We see that the Corona card is being pulled very quickly, and often by debtors who are still fully operational and can meet their payment obligations. Does your debtor claim not to be able to pay due to COVID-19? Then ask for written evidence to verify this. If a debtor truly no longer has the financial needs to fulfil the payment agreement, it should be possible for the debtor to provide sound evidence. For example, this could include:
- A statement from a third-party expert such as an accountant
- Evidence requesting governmental support
- Screen shots of bank statements showing insufficient balance
If the debtor does not provide these documents, or if these documents indicate that the situation is not as bad as the debtor claims to be, the payment simply must be made.
4. Be aware of creditor agreements and companies splitting up into viable and non-viable parts
We have noticed that more and more companies are setting up new private companies, so there is a high chance that they are splitting up their companies into viable and non-viable parts. This means that the debts will remain under the old company while business is resumed under the new company. In this context, the old company often makes a proposal for a creditors' agreement. If the creditors do not agree to this, the directors of the old company can simply write off the unpaid invoice. Make sure to be aware of any changes in the trade register of the Chamber of Commerce. Often it is possible to predict the future of your debtor here.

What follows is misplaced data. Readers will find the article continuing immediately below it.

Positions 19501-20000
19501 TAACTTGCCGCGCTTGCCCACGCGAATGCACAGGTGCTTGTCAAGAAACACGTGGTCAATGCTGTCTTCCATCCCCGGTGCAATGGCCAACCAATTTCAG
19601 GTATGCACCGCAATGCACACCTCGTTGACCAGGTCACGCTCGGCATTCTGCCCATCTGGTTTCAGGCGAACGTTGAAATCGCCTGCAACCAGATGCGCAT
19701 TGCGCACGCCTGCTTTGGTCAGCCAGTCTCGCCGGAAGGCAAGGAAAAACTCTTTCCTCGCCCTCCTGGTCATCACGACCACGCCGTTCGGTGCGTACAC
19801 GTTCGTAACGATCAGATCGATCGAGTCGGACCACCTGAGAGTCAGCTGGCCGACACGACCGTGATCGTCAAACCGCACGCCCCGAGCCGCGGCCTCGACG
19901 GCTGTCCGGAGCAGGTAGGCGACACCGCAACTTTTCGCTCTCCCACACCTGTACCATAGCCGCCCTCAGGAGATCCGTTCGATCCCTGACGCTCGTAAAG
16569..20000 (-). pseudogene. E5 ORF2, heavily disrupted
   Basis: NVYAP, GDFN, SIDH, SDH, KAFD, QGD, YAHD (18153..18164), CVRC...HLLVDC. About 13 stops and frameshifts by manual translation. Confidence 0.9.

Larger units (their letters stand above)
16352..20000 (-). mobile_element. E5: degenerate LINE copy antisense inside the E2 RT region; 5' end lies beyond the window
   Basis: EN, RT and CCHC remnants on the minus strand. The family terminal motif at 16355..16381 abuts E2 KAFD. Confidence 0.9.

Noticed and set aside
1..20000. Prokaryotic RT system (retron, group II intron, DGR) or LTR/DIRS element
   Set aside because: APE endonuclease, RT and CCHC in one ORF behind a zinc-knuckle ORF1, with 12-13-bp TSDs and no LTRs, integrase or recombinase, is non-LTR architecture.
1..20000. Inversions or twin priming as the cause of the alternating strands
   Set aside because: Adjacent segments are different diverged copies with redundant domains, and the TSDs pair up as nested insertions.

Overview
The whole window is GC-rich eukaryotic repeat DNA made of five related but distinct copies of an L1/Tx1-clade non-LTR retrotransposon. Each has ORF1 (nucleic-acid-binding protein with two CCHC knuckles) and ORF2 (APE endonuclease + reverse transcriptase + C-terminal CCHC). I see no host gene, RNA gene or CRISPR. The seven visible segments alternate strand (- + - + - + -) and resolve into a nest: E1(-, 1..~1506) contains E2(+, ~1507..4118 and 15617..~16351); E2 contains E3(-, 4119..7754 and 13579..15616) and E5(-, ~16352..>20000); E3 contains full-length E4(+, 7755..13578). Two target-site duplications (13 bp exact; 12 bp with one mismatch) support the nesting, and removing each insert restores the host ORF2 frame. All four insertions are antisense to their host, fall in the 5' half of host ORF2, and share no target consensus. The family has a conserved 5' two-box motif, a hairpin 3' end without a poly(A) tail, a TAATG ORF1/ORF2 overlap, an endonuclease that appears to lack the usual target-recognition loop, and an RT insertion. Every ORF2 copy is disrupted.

5. Credit rating is a lot more difficult
In this day and age, what is the value of a credit report? A company can still have a nice credit score on paper, but in reality, it is not able to meet its payment obligations. Financial developments in the past few weeks have been so rapid that the creditworthiness of many companies has completely changed in a short period of time. It is therefore important that you remain in contact with your debtor, and carefully monitor your debtor’s situation a on a daily or weekly basis. In most cases, this will be more beneficial than any credit report.
Free telephone consultation: dealing with debtors during COVID-19
Debt collection during COVID-19: how to deal with this properly? Our collection specialists and lawyers are happy to discuss this with you. During the telephone consultation, we will give you useful tips and review your debtor management. This will ensure that you have as few outstanding invoices as possible, even in times of COVID-19. Book your free telephone consultation now!
6. Demand additional securities